By John King Tarpinian: Joe Hill is doing a book signing tour to promote his new book, The Fireman. (In the book he admits he stole the title from Ray Bradbury) This is my third encounter with Stephen’s boy, who has made quite a name for himself on his own. Joe’s pen name was chosen by him to distance himself from his dad so people would not think he was just “writing” on his father’s coattails, so to speak. Hill is a shortening of him mother’s maiden name, Hillcrest. Wednesday’s signing was in Pasadena, CA with Thursday’s being in San Diego.
My first encounter with him is at ComicCon 2009. I was part of Ray Bradbury’s entourage and another in our group noticed Joe across the hall. I went over to ask Joe if he wanted to say hello to Ray, not knowing he had never met Ray. My second encounter was when Joe talked at the ComicCon tribute to Ray after his passing. What I took from that as a child his dad would read The Halloween Tree to him and his siblings on Halloween.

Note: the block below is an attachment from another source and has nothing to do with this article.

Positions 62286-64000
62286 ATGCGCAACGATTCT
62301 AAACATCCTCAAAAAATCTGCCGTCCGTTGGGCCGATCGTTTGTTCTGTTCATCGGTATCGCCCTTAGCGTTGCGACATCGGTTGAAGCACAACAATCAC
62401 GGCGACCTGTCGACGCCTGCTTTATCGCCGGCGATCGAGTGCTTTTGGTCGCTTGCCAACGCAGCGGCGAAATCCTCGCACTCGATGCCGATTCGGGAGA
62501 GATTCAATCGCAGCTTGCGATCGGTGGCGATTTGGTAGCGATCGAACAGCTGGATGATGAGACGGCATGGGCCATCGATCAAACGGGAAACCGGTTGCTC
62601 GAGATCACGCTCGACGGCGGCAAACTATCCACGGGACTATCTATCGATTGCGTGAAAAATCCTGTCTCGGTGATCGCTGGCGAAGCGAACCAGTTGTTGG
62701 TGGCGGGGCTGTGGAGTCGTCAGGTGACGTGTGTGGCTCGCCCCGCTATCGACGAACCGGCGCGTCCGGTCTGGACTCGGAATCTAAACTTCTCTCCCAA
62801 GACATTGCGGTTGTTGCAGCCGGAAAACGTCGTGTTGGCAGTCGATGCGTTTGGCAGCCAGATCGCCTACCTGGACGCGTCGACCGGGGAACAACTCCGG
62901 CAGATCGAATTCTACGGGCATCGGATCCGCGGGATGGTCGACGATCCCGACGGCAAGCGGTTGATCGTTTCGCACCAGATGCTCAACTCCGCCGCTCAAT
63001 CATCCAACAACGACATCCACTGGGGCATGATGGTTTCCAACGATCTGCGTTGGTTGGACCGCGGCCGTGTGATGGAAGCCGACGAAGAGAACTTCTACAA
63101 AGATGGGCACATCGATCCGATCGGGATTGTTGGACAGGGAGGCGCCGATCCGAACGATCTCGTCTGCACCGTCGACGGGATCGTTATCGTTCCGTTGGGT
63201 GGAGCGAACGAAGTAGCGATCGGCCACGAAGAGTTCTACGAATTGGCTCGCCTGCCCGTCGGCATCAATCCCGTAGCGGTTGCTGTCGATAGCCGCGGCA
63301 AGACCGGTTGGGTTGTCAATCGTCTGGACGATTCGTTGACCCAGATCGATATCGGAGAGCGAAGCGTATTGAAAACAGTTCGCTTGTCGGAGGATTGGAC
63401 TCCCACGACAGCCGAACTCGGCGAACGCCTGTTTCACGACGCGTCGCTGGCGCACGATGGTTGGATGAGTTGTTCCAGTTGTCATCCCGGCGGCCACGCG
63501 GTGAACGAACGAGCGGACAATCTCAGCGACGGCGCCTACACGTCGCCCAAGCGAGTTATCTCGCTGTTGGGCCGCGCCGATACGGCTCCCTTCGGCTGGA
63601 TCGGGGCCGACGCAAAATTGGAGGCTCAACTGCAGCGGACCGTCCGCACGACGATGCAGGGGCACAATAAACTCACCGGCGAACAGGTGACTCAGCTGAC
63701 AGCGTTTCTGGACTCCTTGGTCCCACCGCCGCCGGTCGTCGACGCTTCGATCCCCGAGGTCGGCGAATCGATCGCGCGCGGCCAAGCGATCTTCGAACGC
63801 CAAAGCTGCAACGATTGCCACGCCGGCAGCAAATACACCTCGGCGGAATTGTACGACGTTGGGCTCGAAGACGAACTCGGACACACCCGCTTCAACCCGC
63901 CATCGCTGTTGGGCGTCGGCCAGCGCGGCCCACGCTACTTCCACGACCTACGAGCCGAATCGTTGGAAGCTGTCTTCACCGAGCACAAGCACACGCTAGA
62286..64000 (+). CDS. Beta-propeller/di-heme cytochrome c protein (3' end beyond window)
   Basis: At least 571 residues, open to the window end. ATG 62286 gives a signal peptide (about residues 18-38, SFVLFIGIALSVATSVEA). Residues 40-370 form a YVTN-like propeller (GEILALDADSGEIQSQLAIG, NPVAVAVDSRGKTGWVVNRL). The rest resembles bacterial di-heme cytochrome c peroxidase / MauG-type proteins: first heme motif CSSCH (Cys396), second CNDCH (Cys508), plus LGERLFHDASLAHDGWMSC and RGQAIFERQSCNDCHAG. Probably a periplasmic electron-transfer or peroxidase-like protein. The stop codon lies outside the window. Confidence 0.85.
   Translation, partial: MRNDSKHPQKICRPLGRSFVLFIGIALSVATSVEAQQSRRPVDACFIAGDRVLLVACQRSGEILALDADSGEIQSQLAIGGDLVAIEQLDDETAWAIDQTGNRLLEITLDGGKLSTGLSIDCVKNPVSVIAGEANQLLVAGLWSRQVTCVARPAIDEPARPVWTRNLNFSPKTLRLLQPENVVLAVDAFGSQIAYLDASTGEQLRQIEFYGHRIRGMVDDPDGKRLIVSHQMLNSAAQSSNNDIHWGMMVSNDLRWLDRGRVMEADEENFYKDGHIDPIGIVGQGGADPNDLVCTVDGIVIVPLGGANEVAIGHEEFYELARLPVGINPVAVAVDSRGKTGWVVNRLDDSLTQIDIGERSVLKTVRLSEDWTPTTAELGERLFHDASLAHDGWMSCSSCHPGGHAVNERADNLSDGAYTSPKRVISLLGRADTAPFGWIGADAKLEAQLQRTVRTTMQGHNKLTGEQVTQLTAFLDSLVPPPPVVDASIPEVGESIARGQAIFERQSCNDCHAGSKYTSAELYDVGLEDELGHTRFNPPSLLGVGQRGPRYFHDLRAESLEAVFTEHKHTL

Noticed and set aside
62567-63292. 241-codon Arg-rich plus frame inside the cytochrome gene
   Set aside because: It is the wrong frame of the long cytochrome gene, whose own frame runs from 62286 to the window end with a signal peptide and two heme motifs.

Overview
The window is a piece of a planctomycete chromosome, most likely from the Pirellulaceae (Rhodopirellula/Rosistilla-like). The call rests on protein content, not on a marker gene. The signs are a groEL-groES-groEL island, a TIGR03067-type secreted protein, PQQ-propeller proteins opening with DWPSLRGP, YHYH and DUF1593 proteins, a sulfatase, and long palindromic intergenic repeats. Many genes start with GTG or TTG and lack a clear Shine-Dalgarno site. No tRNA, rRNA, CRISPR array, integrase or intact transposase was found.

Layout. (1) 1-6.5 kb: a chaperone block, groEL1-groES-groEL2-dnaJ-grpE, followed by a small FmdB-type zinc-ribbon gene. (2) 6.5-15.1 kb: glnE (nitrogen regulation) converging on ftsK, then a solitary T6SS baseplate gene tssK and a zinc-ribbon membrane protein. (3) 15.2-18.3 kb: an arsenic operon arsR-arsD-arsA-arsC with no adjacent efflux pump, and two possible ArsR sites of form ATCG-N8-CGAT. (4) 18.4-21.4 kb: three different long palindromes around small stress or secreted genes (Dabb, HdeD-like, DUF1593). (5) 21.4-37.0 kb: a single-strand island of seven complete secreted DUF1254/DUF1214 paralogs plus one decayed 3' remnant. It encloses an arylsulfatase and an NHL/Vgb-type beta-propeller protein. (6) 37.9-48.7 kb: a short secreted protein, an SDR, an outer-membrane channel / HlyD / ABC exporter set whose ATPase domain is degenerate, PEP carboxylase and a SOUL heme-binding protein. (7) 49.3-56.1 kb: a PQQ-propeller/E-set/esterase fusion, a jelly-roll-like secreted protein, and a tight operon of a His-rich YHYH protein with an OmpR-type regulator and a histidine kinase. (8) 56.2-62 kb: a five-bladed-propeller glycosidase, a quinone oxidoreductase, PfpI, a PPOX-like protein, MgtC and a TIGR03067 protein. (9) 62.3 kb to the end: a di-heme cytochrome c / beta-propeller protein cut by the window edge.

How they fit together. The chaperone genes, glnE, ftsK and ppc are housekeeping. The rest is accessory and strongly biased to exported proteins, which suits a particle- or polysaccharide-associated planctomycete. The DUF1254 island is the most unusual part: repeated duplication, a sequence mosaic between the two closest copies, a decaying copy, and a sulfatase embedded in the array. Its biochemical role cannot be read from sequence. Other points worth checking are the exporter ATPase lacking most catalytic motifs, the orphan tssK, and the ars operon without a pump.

The man is very personable, a delightful speaker that kept the audience fully entertained. He started his talk by giving a brief history of his literary works…as if the audience did not know. He then took a panorama picture of the audience that he posted on something called Twitter. (If you go to look I am the fat man wearing the suit.) Joe then read from his new book.
Among the things we learned is that he is working on a spec. script of Locke & Key for television. Just before the event he received a text telling him that The Fireman is entering the New York Times Bestseller list at #1. At that news the audience gave him another of many rounds of applause.
One of his guests for the evening was Canadian comic book illustrator, Kate Leth. She was constricted to participate with the kazoo band. Among her works is Adventure Time.
Joe selected three people in attendance, at semi-random; to receive custom made Fireman Kazoos and then lead the audience in renditions of “Hey Jude” and “Chim Chim Cher-ee.” After that, he held a Q&A until our hosts decided it was time to start the signing. The rules of the house were you could bring three things from home for each copy of The Fireman you purchased, more than fair.